Treadmill Running v2

They’re waiting for you. Sitting quietly in forgotten condo and office gyms, beside the laundry room in your hotel, there might even be one in your basement: a treadmill is waiting for you.

Treadmills are easy to find, and they’re an effective way to stick with your running goals. I’ve asked physiotherapist and coach Brad Spokes from Zone Physiotherapy for his top treadmill running tips:

Warm Up

It’s tempting to just jump on the treadmill and start your workout but just like with outdoor running it’s important that you warm up before getting into the more challenging part of your run. Find an open space to execute your dynamic warm up before jumping on the treadmill. This will help to prepare your body and mind for the workout to come.

Know Your Treadmill

For many runners the speed and RPE (rate of perceived exertion) can vary significantly from outdoor to indoor running and treadmill to treadmill. Be flexible with yourself and adjust accordingly to the goal of your run.

Use a Slight Incline

If you are looking to simulate the muscular and physiological demands of running outside, set your treadmill to between 1 percent and 2 percent of incline. Since there’s no wind resistance indoors and the belt assists in pushing your leg back, a gentle uphill better simulates outdoor running. If you are new to treadmill running or running in general it is ok to set your treadmill’s incline to zero until you build up your fitness and confidence.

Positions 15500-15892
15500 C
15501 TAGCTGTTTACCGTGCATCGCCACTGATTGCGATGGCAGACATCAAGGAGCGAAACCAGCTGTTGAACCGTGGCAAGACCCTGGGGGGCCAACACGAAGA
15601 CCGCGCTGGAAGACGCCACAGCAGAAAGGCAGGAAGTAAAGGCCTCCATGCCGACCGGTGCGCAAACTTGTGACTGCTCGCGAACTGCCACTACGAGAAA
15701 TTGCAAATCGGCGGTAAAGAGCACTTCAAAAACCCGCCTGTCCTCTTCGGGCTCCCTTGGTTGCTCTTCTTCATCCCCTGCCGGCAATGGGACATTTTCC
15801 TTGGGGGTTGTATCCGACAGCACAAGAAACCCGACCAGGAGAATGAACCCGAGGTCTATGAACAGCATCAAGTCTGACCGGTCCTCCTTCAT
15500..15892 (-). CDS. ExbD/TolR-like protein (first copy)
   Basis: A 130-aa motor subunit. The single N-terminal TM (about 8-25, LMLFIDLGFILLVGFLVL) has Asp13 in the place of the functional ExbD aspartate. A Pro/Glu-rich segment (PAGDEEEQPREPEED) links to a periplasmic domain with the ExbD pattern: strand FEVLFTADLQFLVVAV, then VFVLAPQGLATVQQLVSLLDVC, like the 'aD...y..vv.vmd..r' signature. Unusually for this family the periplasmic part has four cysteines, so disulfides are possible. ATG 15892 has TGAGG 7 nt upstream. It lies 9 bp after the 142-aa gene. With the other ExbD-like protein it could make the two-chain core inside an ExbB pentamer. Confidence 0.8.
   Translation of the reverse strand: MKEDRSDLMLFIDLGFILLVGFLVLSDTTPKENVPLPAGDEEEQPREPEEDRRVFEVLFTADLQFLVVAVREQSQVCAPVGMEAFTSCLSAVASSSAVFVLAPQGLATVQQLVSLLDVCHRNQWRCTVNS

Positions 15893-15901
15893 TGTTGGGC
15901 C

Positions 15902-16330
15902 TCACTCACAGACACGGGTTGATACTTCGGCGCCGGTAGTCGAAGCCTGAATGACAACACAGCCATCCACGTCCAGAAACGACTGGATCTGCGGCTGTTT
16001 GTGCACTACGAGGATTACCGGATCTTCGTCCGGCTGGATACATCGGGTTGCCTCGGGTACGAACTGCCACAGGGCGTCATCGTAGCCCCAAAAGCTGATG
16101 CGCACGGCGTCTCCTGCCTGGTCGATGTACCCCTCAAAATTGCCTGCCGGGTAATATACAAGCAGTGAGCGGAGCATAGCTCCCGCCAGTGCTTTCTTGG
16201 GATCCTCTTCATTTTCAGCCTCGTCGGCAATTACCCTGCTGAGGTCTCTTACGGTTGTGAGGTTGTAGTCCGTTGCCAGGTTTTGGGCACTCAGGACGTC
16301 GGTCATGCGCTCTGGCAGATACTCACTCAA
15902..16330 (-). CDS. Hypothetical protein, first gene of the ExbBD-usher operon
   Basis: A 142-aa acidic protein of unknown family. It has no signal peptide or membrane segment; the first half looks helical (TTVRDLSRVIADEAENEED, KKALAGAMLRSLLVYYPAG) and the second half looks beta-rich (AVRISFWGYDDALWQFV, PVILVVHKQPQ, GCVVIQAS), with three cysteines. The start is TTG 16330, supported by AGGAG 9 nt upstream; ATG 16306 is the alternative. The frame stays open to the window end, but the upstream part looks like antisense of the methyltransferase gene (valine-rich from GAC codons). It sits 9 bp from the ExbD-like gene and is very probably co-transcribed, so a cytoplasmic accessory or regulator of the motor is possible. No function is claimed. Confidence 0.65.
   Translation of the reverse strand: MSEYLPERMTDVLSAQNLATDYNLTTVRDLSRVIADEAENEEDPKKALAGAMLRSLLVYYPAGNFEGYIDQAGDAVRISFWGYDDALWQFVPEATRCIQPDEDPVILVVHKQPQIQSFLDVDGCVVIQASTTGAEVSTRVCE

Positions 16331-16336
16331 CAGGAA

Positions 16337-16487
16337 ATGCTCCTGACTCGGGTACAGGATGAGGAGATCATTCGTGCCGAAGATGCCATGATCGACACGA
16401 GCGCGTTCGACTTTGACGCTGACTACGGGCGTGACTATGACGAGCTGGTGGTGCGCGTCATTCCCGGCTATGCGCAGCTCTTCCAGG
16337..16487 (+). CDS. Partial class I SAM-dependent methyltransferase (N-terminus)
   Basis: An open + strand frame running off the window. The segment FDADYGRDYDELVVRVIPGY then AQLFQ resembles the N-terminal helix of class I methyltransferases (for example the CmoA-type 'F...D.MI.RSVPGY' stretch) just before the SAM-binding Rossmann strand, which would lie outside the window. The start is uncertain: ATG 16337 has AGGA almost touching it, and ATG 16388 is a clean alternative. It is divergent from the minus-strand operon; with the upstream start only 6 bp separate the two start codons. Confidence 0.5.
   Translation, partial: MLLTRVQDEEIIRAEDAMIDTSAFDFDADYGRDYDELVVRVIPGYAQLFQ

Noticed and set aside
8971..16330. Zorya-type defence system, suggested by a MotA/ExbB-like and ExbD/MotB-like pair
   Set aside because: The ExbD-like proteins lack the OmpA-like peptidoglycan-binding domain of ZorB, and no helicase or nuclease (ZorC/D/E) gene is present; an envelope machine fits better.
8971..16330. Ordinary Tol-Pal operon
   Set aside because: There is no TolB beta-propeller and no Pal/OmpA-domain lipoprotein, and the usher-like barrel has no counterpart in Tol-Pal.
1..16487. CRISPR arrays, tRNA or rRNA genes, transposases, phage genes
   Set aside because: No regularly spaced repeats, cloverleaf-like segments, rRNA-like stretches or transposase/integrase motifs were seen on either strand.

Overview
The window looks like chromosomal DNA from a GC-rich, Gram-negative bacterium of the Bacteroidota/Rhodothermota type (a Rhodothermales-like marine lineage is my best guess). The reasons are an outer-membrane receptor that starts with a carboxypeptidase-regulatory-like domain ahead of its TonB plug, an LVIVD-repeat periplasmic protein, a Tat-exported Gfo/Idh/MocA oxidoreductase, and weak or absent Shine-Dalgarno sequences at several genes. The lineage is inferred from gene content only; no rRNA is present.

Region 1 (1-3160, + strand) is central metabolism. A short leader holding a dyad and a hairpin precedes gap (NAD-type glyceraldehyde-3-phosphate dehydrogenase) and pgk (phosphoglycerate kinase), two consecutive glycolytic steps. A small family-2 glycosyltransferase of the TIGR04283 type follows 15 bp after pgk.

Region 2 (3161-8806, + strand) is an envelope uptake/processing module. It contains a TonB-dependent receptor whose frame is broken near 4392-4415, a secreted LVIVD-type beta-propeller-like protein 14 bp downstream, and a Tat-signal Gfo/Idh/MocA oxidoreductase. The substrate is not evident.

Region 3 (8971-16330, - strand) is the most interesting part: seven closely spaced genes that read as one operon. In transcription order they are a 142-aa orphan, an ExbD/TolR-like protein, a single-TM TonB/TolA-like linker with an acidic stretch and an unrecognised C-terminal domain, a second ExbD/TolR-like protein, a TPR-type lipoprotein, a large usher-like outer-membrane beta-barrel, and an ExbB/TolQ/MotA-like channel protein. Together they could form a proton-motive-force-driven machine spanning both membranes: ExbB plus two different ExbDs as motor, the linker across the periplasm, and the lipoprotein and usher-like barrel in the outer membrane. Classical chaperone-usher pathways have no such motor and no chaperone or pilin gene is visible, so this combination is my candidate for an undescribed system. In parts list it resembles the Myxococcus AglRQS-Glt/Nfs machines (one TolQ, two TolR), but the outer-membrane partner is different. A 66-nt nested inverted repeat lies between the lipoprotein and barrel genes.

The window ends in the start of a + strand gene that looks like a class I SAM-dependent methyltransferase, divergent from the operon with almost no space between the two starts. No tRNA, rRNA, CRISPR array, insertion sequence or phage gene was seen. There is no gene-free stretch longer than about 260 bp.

Form Practice

The treadmill is an excellent opportunity to work on your form. Use mirrors or video feedback to evaluate your running posture and stride. Rarely do we get the opportunity in running for immediate feedback. Take advantage. Take note of your stride rate and the noise your feet make striking the belt. Simple changes as increasing your stride rate and reducing noise can go along way in improving your running efficiency.

Entry and Exit

Sounds silly but it happens. One of the biggest causes of injuries on treadmills is jumping or falling off a moving treadmill. If you need to get off the treadmill bring it down to a complete stop and lower the incline. Step off the back of the treadmill once stationary. Do the same when you get back on; don’t try to pick up right where you left off.


You will probably lose more water running inside on a treadmill than outdoors as there is very little air movement. Using fans can help with this, but be sure to keep your water bottle close at hand. Most treadmills have a handy little sport to store your bottle safely. Throw some electrolytes (Nuun) tablets in your bottle to add some flavour and re-stock what you lose through sweating. Try and aim for drinking 4 to 6 ounces for every 20 minutes you are running.

Thank-you Brad!

If you want to take a treadmill for a spin, and don’t have one lurking in your basement, stop by Brainsport and pick up a free 7 day pass to Goodlife Fitness. Think of it as a 7 day “Get Out of Winter Free” card.